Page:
PREMISES LICENSE DECISION IS WRONG?
GUIDANCE ON APPEALING AGAINST YOUR COUNCIL LICENSING COMMITTEE’S DECISION
Whether you are a license holder, a concerned member of the public or you are otherwise involved in the licensing process it can be a disconcerting experience to witness a decision made by your Council’s licensing committee that you are convinced is wrong.
Here the ‘ins’ and ‘outs’ of appeals are looked at in the context of premises licenses decisions. However, some of the guidance is of general application to other licensing appeals.
Do I Have A Right Of Appeal? What The Legislation Says
In relation to premises licenses people may appeal depending on who they are and the nature of the decision appealed against. The source of the legislation mostly is to be found in the Licensing Act 2003. To access this legislation free of charge, click here.
As an applicant you can appeal if:
Your application for a licence is rejected;
Your application for a variation of your licence is rejected in whole or in part;
Your application to vary the licence so as to specify an individual as the premises supervisor is rejected;
Your application to transfer a premises licence is rejected;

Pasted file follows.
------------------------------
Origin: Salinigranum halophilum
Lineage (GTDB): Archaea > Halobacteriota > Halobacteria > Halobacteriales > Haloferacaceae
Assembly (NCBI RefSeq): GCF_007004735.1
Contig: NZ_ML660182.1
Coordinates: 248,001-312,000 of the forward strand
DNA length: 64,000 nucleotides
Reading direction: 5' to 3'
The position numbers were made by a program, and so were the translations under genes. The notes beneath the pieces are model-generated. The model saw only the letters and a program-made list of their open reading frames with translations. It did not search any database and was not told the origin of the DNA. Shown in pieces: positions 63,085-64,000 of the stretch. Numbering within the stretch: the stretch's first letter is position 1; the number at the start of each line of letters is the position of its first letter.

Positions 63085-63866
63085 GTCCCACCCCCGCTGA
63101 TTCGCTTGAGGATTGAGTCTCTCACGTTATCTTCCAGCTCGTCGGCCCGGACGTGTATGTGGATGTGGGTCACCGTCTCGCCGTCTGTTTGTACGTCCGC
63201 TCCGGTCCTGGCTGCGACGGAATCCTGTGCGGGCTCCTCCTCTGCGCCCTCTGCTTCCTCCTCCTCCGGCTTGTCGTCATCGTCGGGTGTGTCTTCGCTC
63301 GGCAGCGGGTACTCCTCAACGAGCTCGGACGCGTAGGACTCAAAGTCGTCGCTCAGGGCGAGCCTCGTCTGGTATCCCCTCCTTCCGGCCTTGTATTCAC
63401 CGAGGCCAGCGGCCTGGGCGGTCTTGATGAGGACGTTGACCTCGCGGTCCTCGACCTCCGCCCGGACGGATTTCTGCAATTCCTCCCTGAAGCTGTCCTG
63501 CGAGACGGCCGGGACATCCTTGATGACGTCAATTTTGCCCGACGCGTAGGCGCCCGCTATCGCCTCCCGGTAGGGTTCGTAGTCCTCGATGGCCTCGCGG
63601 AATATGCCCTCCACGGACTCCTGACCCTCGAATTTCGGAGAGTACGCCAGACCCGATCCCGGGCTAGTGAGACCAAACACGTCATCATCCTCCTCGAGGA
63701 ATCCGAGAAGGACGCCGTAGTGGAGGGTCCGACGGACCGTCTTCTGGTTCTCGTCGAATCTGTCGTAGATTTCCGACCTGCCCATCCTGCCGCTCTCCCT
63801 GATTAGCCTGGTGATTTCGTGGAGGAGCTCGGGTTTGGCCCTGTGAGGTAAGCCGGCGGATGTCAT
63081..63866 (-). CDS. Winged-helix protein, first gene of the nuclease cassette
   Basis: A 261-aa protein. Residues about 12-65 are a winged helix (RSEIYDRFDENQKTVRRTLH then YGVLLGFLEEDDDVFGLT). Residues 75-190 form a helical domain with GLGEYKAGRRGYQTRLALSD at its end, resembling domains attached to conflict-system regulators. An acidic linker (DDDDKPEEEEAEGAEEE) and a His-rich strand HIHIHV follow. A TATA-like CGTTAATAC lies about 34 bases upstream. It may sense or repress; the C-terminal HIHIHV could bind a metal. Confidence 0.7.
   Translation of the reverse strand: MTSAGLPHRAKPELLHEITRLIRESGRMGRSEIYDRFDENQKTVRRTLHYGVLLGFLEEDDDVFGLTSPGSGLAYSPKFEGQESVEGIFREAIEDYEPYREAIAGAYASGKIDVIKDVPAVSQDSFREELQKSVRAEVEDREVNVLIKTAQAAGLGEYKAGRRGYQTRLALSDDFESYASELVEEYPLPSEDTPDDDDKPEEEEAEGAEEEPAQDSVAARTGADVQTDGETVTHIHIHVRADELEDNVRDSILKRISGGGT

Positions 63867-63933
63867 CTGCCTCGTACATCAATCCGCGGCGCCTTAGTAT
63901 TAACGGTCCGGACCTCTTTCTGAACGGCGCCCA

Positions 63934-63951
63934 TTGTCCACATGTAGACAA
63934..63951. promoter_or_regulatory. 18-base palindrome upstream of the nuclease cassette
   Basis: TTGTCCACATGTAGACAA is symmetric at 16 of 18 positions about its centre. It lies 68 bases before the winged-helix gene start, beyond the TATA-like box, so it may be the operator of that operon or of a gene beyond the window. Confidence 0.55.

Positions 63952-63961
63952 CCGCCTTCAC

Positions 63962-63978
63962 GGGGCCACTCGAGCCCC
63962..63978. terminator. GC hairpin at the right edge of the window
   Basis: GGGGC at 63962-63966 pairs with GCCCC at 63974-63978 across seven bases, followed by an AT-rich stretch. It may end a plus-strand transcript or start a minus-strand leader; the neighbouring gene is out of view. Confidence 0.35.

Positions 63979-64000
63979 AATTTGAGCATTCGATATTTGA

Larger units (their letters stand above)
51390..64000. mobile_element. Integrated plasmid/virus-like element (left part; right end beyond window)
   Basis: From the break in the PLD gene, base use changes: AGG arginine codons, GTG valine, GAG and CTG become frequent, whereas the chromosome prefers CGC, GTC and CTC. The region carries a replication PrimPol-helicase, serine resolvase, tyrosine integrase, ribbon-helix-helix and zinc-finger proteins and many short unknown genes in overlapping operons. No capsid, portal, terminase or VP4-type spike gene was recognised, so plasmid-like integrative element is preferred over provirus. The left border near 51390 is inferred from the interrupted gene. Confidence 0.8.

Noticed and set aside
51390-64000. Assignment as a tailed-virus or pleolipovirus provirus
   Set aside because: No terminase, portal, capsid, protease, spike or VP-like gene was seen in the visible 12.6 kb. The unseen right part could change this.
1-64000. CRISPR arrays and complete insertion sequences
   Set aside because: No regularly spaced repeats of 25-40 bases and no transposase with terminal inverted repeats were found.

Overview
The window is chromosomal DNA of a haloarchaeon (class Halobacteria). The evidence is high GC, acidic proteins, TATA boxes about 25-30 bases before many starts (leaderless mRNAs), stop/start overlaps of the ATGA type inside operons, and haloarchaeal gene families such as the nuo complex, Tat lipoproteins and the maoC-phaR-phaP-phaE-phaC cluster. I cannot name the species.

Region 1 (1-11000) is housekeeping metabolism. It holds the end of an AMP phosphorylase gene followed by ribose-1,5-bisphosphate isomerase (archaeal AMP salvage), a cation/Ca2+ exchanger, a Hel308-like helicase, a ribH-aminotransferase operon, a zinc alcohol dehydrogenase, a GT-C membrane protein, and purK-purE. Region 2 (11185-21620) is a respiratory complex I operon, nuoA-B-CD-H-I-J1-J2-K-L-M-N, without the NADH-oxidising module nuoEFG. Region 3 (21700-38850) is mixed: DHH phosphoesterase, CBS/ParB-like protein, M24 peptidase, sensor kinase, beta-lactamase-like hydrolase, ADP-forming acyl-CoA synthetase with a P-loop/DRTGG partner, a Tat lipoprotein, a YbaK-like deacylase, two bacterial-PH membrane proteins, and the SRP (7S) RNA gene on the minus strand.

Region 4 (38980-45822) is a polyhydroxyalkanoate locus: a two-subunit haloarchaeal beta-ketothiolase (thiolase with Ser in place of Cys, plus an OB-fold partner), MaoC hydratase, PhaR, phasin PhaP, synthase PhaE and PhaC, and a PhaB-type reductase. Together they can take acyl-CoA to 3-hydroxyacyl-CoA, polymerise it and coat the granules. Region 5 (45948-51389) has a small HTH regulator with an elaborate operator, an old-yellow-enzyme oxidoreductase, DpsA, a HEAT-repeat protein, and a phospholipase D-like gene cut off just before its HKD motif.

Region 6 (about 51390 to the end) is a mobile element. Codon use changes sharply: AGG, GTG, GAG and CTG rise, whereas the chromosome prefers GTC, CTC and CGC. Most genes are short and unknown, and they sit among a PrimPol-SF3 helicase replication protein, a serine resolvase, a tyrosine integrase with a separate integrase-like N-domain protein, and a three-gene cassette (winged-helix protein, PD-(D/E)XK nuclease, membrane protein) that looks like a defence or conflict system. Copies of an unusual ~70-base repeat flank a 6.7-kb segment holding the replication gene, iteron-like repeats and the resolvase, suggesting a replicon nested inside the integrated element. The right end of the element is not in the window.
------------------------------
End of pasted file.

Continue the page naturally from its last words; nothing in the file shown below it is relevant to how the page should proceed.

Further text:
The licensing authority issues a provisional statement (in relation to the construction, extension or alteration of proposed licensed premises);
The licensing authority modifies the conditions of your premises licence (alters, omits or adds to conditions);
The licensing authority determines an application for review of a licence;
As the holder of a premises licence you can appeal when:
A decision imposes conditions;
A decision excludes any licensable activity or involves a refusal to specify a person as a premises supervisor;
A decision determines an application for the review of the licence;
People who make ‘relevant representations’ to a licensing authority also can appeal sometimes. Such people include ‘responsible authorities’ (mostly various public bodies) and ‘other persons’, including members of the general public, provided that their representations are not ‘frivolous’ or ‘vexatious’. If you fall into either class of person:
You can contest the licensing authority’s grant of the license, or the authority’s decision to include or omit particular conditions, or the authority’s failure to exclude a licensable activity or its’ decision to specify a particular individual as the premises supervisor.
You can contest in relation to applications to vary premises licenses, a licensing authority’s decision to allow an application, or to allow an application with or without modifications to conditions.
You can contest the authority’s determination of an application for a review.
The police can also appeal against various decisions.
Who Do I Appeal To And How?
The Magistrates’ Court deals with premises license appeals. It has the power to:
Dismiss the appeal;
Substitute for the decision appealed against any other decision which could have been made by the licensing authority; or
Remit the case to the licensing authority to dispose of it in accordance with the direction of the court; and
Make such order as to costs as it thinks fit.